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04/07/95 MARTHA WARSING v. MATERIAL HANDLING

April 7, 1995

MARTHA WARSING, ADM'R OF THE ESTATE OF HOWARD WARSING, PLAINTIFF,
v.
MATERIAL HANDLING SERVICES, INC., DEFENDANT AND THIRD-PARTY PLAINTIFF-APPELLANT (ROBERT A. WANDELL, THIRD-PARTY DEFENDANT-APPELLEE).



Appeal from the Circuit Court of Winnebago County. No. 92-L-500. Honorable Galyn W. Moehring, Judge, Presiding.

The Honorable Justice Inglis delivered the opinion of the court: Greiger and Hutchinson, JJ., concur.

The opinion of the court was delivered by: Inglis

JUSTICE INGLIS delivered the opinion of the court:

Defendant and third-party plaintiff, Material Handling Services, Inc. (Material), appeals the dismissal of its third-party contribution complaint against third-party defendant, Robert Wandell (Wandell). The dismissal was based on a settlement between Wandell and plaintiff, Martha Warsing, as administrator of the estate of Howard Warsing. Material challenges the court's finding that the settlement was made in good faith. We reverse and remand.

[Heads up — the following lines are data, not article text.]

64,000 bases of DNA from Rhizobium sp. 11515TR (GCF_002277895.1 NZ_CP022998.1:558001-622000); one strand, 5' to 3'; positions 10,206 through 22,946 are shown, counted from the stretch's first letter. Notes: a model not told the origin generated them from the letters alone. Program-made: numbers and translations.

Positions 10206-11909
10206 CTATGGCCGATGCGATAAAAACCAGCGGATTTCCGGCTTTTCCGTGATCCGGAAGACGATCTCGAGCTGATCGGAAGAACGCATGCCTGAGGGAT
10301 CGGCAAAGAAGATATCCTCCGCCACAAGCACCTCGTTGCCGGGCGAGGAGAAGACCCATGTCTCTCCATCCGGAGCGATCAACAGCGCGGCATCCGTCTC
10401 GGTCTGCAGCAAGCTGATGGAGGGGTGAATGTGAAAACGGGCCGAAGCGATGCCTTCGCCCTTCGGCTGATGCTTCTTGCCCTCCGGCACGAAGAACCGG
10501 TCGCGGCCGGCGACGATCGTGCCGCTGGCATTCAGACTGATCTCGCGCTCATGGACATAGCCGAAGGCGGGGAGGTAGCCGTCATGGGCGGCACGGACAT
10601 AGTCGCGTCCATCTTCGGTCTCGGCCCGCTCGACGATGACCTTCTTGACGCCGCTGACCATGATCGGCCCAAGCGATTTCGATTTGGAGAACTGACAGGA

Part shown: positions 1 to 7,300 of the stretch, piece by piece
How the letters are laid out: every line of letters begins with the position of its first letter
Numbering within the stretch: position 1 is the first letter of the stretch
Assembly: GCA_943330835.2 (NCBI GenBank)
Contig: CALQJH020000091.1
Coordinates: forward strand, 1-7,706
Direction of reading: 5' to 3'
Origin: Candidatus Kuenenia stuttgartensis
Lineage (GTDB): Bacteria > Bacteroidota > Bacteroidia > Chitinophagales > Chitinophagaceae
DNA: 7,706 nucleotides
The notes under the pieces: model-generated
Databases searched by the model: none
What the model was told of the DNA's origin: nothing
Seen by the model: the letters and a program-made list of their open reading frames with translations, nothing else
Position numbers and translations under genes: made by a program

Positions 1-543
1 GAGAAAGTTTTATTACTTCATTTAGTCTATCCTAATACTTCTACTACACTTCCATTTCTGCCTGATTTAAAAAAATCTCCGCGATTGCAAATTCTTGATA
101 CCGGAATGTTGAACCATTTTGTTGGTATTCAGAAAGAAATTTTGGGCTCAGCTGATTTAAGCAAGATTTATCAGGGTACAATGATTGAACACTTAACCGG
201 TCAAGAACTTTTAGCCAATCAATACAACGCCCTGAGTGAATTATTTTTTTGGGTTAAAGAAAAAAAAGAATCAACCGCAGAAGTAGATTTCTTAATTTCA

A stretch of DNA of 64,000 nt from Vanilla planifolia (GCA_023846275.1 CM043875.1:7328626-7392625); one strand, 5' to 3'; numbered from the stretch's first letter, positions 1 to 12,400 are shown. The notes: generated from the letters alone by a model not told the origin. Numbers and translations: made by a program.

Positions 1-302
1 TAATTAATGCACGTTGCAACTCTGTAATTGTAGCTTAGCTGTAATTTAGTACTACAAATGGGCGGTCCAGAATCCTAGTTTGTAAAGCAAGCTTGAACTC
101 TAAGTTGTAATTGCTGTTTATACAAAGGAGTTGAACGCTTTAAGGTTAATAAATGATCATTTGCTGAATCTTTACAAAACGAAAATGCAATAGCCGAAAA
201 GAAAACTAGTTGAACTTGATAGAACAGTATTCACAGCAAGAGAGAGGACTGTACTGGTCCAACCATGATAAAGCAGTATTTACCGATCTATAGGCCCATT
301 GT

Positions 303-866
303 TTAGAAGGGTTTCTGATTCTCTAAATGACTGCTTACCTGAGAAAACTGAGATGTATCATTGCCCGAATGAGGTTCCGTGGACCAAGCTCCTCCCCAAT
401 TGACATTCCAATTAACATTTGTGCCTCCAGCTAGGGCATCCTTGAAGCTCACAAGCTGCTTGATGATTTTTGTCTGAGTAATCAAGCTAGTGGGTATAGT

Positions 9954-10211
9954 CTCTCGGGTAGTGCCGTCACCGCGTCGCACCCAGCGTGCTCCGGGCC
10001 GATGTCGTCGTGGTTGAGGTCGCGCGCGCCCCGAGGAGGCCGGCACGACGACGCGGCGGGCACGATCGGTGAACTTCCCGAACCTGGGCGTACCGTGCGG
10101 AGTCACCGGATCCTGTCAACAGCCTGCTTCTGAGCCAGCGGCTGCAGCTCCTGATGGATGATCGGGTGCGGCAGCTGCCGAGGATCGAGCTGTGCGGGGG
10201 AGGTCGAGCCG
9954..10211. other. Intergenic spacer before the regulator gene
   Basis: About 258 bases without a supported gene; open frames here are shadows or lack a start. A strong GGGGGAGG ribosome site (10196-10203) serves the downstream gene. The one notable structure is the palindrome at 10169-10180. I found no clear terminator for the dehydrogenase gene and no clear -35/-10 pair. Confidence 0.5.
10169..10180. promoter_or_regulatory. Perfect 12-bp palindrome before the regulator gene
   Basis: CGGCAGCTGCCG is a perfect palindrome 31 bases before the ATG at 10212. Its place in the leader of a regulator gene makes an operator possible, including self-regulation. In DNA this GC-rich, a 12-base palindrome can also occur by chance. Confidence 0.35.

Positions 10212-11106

Plaintiff's decedent, Howard Warsing, was killed when Material's forklift, driven by Wandell, rolled off the hydraulic lift of a truck and fell on decedent. Plaintiff's complaint alleged that decedent had rented the forklift from Material. Material allegedly was negligent in (1) representing to decedent that the lift gate of the truck in which the forklift was to be transported was adequate for removal of the forklift; (2) failing to warn decedent that the forklift exceeded the weight limits of the lift gate; and (3) loading the forklift on the truck when Material's agents or employees knew or should have known that the lift gate was not suitable for unloading the forklift. The complaint was amended after the settlement to allege also that Material was negligent in providing inadequate or incorrect instruction on the use of the forklift and in failing to instruct adequately or properly in the proper use and movement of the forklift.